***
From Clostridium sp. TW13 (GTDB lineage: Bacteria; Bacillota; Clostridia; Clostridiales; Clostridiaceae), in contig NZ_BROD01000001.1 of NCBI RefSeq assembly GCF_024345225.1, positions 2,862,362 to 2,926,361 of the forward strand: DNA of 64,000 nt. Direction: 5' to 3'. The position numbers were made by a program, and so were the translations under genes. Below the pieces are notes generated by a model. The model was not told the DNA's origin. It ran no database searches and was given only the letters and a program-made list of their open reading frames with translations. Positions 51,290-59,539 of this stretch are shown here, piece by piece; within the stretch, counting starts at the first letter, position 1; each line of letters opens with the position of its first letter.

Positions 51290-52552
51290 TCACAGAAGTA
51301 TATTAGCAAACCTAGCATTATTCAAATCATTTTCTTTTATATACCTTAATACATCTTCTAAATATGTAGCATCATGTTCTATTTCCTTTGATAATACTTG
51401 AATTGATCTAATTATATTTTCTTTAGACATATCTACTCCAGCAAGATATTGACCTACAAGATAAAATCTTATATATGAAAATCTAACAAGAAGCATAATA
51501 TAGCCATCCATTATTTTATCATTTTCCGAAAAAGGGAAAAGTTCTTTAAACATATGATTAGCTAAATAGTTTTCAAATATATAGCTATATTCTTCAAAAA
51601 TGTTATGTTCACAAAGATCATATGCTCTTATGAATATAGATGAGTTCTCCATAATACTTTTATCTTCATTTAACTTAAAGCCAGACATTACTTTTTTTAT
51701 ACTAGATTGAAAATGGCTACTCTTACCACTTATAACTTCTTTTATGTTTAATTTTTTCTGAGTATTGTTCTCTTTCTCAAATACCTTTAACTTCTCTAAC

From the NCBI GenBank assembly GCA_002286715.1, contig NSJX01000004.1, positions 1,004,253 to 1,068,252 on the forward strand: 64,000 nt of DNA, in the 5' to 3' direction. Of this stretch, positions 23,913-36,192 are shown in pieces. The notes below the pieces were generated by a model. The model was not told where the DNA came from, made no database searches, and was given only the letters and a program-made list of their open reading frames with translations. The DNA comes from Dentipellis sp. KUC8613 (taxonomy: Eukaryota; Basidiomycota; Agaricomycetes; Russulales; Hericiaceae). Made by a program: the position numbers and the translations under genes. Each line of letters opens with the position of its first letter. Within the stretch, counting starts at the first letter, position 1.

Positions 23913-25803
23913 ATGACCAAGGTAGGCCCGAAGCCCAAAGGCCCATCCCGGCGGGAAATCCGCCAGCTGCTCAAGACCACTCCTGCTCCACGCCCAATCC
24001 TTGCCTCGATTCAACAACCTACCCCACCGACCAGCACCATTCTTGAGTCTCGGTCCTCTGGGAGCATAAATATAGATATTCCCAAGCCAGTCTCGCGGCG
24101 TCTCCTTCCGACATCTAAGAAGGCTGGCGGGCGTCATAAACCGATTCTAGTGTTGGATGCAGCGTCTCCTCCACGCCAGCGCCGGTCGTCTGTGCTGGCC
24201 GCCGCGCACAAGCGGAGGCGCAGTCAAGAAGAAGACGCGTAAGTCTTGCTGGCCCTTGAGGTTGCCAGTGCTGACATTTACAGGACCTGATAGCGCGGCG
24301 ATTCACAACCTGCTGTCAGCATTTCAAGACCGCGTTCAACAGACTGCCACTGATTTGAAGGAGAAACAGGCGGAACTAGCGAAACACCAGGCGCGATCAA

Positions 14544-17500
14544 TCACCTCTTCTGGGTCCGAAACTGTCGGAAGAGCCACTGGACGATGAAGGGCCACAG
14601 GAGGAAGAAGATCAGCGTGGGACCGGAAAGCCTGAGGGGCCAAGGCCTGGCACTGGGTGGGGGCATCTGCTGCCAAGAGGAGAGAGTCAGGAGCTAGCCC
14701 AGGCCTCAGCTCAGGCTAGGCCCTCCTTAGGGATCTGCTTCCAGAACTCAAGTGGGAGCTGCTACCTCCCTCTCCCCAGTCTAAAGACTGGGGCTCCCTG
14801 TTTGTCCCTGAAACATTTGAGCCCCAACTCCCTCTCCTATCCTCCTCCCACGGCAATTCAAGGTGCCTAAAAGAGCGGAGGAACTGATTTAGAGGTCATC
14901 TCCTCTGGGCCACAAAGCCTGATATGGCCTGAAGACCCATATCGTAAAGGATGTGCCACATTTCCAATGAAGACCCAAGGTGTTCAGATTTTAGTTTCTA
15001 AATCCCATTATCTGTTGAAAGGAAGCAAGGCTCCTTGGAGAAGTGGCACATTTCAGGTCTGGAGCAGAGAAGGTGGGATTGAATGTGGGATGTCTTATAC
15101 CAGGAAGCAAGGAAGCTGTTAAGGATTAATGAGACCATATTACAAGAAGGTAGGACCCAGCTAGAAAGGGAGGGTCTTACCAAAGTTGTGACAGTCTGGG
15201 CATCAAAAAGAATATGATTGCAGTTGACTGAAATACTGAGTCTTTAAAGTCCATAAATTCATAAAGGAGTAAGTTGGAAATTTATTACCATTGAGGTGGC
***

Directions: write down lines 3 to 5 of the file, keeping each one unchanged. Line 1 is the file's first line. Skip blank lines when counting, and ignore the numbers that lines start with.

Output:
51290 TCACAGAAGTA
51301 TATTAGCAAACCTAGCATTATTCAAATCATTTTCTTTTATATACCTTAATACATCTTCTAAATATGTAGCATCATGTTCTATTTCCTTTGATAATACTTG
51401 AATTGATCTAATTATATTTTCTTTAGACATATCTACTCCAGCAAGATATTGACCTACAAGATAAAATCTTATATATGAAAATCTAACAAGAAGCATAATA